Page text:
Mr Rathi calls for the Online Safety Bill to be revised to cover paid-for advertising, as well as user-generated content. It is suggested that online platforms, such as search engines and social media platforms, should be required to identify and remove fraudulent content.

Letter – Financial Promotions Online

Financial promotion – FCA Publishes Good and Bad Practice Case Studies 

With the ever evolving ways to communicate financial services and promotions to consumers, the FCA have published a new website to help businesses understand the financial promotions rules that apply to particular products and services. The website includes two short videos, with accompanying transcripts, highlighting the need for promotions to be clear, fair and not misleading, irrespective of the media used.

The mock scenarios include various social media adverts for car finance and claims management companies.

VIDEO ONE – covers the common mistakes we see for a car finance hire purchase promotion, these include:

  • mentioning weekly/monthly payment without a prominent representative example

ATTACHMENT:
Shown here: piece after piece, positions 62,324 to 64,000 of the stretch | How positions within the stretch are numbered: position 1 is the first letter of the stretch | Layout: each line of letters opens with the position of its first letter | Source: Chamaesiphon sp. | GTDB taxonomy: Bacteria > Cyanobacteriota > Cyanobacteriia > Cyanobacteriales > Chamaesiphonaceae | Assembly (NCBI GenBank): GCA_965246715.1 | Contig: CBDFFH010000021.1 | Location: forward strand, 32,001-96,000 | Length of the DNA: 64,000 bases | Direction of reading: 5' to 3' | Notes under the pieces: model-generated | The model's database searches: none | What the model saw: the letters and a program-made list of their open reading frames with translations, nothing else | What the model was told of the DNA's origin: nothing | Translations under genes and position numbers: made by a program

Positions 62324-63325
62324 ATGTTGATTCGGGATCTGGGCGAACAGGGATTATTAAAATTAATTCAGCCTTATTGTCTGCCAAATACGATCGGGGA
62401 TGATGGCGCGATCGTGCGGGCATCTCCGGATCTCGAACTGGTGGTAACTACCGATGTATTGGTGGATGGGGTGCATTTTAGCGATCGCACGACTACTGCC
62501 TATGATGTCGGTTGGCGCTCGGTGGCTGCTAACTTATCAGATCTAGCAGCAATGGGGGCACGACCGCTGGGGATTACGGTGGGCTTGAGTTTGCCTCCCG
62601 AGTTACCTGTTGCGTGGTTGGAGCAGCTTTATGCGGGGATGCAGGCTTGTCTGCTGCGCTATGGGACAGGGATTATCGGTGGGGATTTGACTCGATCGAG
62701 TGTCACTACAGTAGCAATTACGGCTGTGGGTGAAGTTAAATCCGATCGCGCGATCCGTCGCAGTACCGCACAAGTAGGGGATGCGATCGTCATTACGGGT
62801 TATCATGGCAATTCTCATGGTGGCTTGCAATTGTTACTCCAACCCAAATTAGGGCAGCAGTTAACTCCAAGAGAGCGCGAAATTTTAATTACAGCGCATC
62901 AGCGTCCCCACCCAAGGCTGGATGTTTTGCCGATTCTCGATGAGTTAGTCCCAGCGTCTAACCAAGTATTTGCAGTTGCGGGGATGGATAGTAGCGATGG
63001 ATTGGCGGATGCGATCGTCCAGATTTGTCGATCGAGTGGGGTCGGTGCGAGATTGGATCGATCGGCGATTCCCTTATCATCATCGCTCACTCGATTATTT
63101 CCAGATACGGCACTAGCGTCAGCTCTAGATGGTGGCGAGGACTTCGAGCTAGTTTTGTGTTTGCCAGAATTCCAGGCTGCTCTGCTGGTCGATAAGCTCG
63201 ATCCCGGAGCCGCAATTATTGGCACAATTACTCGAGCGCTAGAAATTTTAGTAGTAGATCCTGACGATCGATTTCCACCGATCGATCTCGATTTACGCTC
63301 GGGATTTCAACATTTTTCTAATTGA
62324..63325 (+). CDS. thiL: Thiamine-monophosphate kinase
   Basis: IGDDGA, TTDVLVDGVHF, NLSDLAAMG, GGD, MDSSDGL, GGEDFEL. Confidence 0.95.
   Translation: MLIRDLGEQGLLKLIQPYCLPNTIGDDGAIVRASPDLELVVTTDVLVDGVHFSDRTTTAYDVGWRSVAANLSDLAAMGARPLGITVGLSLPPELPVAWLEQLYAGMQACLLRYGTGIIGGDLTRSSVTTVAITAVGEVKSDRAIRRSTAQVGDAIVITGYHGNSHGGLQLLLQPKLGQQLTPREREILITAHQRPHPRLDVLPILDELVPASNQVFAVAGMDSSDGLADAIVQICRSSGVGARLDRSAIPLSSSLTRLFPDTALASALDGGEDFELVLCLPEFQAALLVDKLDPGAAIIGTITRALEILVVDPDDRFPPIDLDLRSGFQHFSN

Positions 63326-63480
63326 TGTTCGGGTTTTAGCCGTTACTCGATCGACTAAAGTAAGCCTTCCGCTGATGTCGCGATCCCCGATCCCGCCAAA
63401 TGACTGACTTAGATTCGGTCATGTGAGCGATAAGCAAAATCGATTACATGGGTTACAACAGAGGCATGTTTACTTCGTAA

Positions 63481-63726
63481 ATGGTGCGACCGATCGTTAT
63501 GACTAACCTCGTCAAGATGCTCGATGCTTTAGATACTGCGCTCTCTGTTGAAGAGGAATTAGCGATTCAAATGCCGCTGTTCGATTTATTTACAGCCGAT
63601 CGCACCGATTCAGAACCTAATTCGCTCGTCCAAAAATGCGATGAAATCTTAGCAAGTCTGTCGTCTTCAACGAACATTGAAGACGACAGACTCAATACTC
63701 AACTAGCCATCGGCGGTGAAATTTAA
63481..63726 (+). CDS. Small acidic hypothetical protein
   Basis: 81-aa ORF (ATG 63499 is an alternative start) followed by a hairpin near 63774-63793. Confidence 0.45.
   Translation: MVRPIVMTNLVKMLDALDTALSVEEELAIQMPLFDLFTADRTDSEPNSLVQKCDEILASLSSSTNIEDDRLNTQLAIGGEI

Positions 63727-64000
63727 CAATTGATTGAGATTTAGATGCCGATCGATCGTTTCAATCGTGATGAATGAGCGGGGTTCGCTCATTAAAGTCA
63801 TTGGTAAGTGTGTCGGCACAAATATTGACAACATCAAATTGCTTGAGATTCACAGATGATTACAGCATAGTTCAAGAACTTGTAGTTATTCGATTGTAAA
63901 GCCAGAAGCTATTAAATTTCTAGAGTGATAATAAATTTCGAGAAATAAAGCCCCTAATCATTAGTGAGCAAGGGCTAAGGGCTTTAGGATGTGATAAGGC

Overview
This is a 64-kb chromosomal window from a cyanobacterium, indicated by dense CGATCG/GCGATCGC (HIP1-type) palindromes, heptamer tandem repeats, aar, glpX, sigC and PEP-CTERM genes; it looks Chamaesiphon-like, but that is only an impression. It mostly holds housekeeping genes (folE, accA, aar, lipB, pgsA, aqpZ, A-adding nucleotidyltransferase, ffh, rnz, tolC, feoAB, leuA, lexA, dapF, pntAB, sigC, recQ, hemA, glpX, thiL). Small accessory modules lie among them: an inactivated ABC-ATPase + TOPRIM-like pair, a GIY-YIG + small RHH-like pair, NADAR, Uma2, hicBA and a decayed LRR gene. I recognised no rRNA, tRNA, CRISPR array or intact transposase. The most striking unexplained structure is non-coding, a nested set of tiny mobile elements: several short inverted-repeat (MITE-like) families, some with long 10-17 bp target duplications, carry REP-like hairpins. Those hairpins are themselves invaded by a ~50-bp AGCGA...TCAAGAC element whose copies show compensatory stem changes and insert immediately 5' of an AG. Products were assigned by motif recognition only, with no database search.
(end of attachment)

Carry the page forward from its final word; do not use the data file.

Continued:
• using an incentive statement without a prominent Representative APR
  • failing to include prominently credit broker statement

VIDEO TWO – includes the common mistakes we see for a claims management promotion, these include:

  • failing to identify as a Claims Management Company
  • failing to prominently include information about consumer’s right to make a claim for themselves for free
  • failing to include the name of the relevant ombudsman or compensation scheme
  • using ‘No-Win-No Fee’ statement or similar statement without disclosing fee/termination fees where applicable

You may also like to view The Perimeter Guidance Manuel from the FCA Handbook and the FCA’s Social Media Guidance

For further reference, see the links below which relate directly to the following product areas:

FCA – Financial Promotions Case Studies

Case Study 1 transcript: Consumer Credit: Car Finance

Case Study 2 transcript: Claims Management Companies: Financial Service Products